Axos High Yield Savings: Customers Can Earn 0.61% APY

Earn a competitive interest rate with this online bank.

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Savings accounts are an excellent place to store your emergency fund and other short-term savings, but the average savings account interest rate in the U.S. is a measly 0.06% APY, according to the Federal Deposit Insurance Corporation.

That’s what makes the Axos High Yield Savings account APY at 0.61% so special. This online bank offers an incredible rate, and you don’t have to worry about meeting certain balance requirements or paying a monthly fee.

Here’s what you need to know about the account to determine whether it’s a good fit for you.

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Axos Bank High-Yield Savings Features

Axos High-Yield Savings is an FDIC-insured online savings account that allows you access to your cash through its mobile app and secure website, as well as a network of roughly 91,000 ATMs across the country.

In addition to offering a high APY,  this account also has no monthly maintenance fees and no monthly minimum balance requirements. The only thing to keep in mind is that you need an opening deposit of at least $250 to open this high-interest account.

Generous Average Percentage Yield

The Axos High-Yield Savings account offers a 0.61% APY, making it one of the better high-yield savings accounts available. Interest is compounded daily. The best thing is that you don’t have to jump through hoops to get it.

In many cases, high-yield savings accounts offer different rates based on your balance, and this one is no different. However, the APY doesn’t drop until your balance exceeds $25,000.

Balance Tiers APY Rates
$0-$9,999.99  0.61% 0.61%
$10,000-$24,999.99  0.61% 0.61%
$25,000-$49,999.99  0.25% 0.25%
$50,000-$99,999.99  0.25% 0.25%
>$100,000  0.15% 0.15%

It’s important to keep in mind that annual percentage yields (APYs) fluctuate as financial institutions adjust their rates with the market. It’s one of the primary reasons to shop around for the account that best suits your goals.

If you’re interested in locking in your money at a specific APY, consider a certificate of deposit (commonly referred to as a CD). The CIT Bank No-Penalty CD is a popular option with risk-averse investors who want flexibility with their savings.

No Monthly Fees

The Axos High-Yield Savings account charges no monthly fees for maintenance. Additionally, it has no monthly minimum balance requirements.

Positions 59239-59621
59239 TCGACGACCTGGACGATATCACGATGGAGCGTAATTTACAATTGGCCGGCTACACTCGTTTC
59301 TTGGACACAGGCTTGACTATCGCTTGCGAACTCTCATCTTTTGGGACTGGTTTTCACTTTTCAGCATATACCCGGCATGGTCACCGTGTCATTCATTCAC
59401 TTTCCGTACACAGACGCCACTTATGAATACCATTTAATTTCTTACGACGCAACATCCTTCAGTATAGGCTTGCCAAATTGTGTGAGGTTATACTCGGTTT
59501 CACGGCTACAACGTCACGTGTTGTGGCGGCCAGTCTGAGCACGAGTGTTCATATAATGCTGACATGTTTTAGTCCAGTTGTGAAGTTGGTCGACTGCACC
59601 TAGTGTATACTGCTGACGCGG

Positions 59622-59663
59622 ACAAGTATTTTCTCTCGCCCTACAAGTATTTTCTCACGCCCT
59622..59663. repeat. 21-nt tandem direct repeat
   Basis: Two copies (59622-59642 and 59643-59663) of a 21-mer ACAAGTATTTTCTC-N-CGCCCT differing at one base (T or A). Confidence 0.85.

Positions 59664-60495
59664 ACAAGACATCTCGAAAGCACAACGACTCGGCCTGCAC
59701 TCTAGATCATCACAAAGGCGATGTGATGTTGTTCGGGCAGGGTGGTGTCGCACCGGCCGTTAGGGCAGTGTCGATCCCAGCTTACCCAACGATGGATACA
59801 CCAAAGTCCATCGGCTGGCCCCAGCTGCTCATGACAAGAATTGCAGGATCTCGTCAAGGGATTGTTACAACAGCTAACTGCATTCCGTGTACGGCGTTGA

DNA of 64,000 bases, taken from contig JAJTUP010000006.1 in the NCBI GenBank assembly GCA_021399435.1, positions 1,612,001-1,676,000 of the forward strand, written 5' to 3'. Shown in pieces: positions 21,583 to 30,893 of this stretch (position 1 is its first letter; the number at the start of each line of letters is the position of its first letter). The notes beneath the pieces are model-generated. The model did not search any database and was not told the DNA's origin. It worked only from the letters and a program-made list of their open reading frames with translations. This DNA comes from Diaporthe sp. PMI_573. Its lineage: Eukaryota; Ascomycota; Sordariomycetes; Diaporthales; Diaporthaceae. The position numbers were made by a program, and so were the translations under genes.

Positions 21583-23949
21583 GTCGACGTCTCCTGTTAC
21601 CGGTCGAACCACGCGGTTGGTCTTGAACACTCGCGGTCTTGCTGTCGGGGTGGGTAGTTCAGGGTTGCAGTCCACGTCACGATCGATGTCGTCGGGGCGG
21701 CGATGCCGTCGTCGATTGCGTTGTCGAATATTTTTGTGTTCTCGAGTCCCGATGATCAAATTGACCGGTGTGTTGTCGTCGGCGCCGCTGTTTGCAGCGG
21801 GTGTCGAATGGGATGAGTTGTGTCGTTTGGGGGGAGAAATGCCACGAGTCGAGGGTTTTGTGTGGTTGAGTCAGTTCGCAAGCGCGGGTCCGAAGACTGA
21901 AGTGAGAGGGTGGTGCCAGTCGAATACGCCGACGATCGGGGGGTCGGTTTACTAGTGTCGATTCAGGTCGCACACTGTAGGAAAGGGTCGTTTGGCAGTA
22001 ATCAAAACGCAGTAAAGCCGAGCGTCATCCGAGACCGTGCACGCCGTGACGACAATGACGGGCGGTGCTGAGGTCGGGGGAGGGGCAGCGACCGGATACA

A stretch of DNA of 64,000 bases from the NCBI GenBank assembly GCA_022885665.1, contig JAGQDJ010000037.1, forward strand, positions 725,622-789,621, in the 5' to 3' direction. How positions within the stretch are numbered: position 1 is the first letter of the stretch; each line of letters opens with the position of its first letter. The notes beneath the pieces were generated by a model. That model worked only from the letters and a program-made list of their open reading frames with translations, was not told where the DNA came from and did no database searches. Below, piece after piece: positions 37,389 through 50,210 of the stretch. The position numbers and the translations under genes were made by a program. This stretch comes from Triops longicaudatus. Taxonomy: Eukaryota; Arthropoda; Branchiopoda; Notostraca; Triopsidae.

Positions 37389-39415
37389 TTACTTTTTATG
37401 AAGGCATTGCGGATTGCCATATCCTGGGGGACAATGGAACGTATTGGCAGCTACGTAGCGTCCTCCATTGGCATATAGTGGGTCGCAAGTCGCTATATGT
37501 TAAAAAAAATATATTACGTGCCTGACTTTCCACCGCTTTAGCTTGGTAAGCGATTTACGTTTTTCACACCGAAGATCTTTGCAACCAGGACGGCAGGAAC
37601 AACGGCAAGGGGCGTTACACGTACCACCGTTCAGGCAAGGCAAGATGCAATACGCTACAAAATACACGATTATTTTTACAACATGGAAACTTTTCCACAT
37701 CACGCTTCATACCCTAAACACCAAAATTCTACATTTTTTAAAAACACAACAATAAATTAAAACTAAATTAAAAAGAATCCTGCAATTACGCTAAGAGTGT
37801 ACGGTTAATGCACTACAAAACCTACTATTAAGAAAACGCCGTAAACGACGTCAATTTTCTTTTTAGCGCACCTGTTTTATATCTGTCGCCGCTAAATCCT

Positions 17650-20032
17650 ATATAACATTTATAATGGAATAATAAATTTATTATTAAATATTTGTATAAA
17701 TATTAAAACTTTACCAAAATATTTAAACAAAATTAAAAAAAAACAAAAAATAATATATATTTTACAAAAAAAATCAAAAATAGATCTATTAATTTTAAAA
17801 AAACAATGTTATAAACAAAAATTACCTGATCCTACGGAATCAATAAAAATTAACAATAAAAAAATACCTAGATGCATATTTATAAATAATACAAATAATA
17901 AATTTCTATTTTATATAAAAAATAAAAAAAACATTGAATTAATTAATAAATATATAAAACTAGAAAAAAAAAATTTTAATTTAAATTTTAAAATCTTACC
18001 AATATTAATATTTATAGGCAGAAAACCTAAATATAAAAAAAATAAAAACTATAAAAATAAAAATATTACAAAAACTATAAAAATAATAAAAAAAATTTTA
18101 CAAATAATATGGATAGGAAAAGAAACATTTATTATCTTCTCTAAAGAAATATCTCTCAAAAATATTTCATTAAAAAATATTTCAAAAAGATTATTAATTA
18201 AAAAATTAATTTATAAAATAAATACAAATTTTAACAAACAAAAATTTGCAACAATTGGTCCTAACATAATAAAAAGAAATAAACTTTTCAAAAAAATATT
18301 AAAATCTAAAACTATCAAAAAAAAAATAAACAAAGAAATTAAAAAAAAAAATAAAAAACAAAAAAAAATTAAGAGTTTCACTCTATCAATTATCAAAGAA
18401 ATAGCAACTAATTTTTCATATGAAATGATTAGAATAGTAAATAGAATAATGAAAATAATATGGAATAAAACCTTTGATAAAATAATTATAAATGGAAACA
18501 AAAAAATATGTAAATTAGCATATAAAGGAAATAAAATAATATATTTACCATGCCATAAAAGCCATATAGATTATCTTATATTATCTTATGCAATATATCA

Minimum Opening Deposit

A $250 minimum deposit is required to open this high-interest savings account. Once you’ve opened the account, though, there is no minimum balance that you need to meet to keep the account open or avoid fees.

Benefits and Tools

The main reason to apply for the Axos High-Yield Savings account is its high interest rate. However, you’ll also get some other valuable features that are relatively standard for online banks.

Switch Kit This step-by-step checklist can help you make a smooth transition from your current bank to Axos and its checking and savings products.
Online Bill Pay If you decide to also get a checking account with Axos or you want to pay your bills from your savings account, this feature makes it easy to manage all your recurring charges in one place.
Mobile Banking Download the Axos Bank mobile app on an iPhone or Android device, and you’ll have the ability to manage your account everywhere you go. You can also deposit checks into your savings account with the app.
Other Financial Products In addition to the High-Yield Savings account, Axos Bank also offers several impressive checking accounts, a money market account, mortgage, auto and personal loans, and even investment management.
Money Management Tools and Resources Axos Bank offers a range of articles and tools to help you educate yourself and manage your money better.

ATM Access

If you want to be able to access your cash in your Axos Bank High-Yield Savings account, you can request an ATM card from the bank. That way, you don’t have to transfer money from your savings account to a checking account to gain access to it.

Axos has a network of approximately 91,000 ATMs, which means it’ll be easy to avoid an ATM fee. However, if you open one of the bank’s checking accounts, you’ll also get unlimited domestic ATM fee reimbursements, regardless of where you withdraw your money.